The economic downturn is real. Unemployment is high, business is down, people are grapping with horrible realities of home loss–these are scary times. There’s an overall tone of gloom. Here in NYC people are extra-crabby on the subway (I hearby ban the irritated cluck-and-sigh as a way to express annoyance). I imagine it’s the same all over. But I, for one, am fighting for mood-independence. I do not want to pitch myself off the gloom bridge.
Perhaps it’s easy for employed me to say, but I notice it’s a struggle to extract myself from the overall vibe–because I’m well aware that today’s employed could be tomorrow’s worried thumb-twiddling. Melancholy and worry are some of my main default settings. But I’m trying to remember that I am not socially obligated to feel lousy all the time. This moment is fine. And all the moments of today have been fine. It’s a mental practice to keep myself there–especially as someone who tends to take on the feelings of others like a particularly absorbant sponge.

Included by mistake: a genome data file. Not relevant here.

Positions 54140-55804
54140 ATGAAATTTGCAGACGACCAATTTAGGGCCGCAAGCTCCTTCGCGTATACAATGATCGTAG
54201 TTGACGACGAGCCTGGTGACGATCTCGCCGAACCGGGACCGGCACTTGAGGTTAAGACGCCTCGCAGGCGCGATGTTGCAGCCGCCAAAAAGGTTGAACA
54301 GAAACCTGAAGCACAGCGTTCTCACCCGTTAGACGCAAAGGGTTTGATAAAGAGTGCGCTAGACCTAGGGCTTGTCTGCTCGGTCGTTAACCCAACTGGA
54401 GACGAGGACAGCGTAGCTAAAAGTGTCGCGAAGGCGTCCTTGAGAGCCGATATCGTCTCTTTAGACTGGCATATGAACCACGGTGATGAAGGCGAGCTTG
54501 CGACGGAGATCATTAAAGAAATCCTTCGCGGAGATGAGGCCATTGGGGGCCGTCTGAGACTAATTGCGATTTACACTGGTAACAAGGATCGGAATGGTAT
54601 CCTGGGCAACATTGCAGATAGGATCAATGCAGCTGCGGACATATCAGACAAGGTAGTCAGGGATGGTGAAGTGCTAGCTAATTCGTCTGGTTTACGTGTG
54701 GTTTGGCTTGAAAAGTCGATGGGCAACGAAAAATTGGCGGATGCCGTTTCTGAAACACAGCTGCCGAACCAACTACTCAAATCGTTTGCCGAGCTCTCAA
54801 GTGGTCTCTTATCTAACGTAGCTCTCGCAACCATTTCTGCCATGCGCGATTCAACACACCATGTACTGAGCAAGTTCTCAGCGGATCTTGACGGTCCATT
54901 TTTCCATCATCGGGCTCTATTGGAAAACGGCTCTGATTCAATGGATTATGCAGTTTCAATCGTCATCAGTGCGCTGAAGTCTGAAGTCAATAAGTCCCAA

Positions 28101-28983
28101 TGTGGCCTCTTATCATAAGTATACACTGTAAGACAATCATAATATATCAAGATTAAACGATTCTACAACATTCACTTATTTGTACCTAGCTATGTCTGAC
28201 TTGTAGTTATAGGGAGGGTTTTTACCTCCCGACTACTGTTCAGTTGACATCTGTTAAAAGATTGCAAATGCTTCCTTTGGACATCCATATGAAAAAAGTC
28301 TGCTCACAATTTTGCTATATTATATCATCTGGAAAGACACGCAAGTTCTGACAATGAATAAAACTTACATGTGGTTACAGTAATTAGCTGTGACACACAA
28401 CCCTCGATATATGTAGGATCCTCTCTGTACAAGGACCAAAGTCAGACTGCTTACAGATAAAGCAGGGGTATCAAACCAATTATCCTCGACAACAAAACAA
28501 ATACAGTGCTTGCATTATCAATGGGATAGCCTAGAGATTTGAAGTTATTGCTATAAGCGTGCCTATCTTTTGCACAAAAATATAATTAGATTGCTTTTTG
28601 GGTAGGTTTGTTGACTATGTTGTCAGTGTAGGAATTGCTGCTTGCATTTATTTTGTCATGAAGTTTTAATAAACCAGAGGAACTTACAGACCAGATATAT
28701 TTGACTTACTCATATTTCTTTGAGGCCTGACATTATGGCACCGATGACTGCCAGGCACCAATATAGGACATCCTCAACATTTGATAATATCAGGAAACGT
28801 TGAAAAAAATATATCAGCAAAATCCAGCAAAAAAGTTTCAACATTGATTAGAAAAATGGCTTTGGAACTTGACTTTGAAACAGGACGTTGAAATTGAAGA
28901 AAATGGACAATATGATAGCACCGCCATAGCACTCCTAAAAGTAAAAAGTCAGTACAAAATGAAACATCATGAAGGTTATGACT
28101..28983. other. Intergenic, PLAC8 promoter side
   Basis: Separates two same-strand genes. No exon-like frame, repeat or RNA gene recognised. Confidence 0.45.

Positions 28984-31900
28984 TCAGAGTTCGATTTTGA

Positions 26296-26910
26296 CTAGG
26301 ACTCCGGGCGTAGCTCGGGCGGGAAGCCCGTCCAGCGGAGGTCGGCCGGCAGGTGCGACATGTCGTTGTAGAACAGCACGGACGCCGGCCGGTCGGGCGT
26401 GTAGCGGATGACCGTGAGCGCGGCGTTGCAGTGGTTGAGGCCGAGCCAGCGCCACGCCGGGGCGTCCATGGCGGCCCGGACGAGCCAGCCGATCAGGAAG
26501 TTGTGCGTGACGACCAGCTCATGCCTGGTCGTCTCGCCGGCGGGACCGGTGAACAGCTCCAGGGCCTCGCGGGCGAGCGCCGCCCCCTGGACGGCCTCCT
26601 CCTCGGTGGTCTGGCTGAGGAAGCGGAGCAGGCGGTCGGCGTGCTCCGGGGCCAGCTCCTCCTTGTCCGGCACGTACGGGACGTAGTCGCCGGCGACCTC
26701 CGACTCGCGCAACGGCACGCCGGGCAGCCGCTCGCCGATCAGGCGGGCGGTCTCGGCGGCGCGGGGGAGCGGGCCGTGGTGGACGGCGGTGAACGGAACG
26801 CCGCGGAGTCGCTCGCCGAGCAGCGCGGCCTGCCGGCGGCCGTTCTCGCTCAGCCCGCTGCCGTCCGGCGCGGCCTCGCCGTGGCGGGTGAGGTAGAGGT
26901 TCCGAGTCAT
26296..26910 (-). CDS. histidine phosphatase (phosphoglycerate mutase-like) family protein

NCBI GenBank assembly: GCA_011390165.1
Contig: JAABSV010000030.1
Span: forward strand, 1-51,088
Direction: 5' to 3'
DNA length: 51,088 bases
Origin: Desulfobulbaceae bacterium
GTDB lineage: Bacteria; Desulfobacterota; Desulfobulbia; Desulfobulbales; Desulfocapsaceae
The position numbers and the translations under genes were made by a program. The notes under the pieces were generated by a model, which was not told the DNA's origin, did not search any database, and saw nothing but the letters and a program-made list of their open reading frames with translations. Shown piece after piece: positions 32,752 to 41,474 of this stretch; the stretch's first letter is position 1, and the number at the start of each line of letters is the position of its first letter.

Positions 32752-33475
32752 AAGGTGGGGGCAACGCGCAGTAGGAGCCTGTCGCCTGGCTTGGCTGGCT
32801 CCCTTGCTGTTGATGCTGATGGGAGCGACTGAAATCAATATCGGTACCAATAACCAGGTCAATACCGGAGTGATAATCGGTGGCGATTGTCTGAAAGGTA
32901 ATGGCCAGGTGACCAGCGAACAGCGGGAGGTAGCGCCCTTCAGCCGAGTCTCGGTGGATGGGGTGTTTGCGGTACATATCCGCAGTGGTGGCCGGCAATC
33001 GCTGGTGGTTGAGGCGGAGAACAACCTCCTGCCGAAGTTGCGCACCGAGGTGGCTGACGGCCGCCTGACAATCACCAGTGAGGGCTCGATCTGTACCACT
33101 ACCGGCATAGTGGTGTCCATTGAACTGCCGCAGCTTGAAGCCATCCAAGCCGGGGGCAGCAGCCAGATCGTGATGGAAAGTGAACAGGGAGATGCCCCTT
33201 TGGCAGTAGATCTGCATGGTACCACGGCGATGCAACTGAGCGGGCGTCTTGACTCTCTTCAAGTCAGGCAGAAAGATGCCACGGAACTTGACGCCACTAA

Here are some ways I’m fighting the urge to be bummed about the economy (or Michael Jackson, or whatever else is consuming mass consciousness at the moment).
Watch Your Language»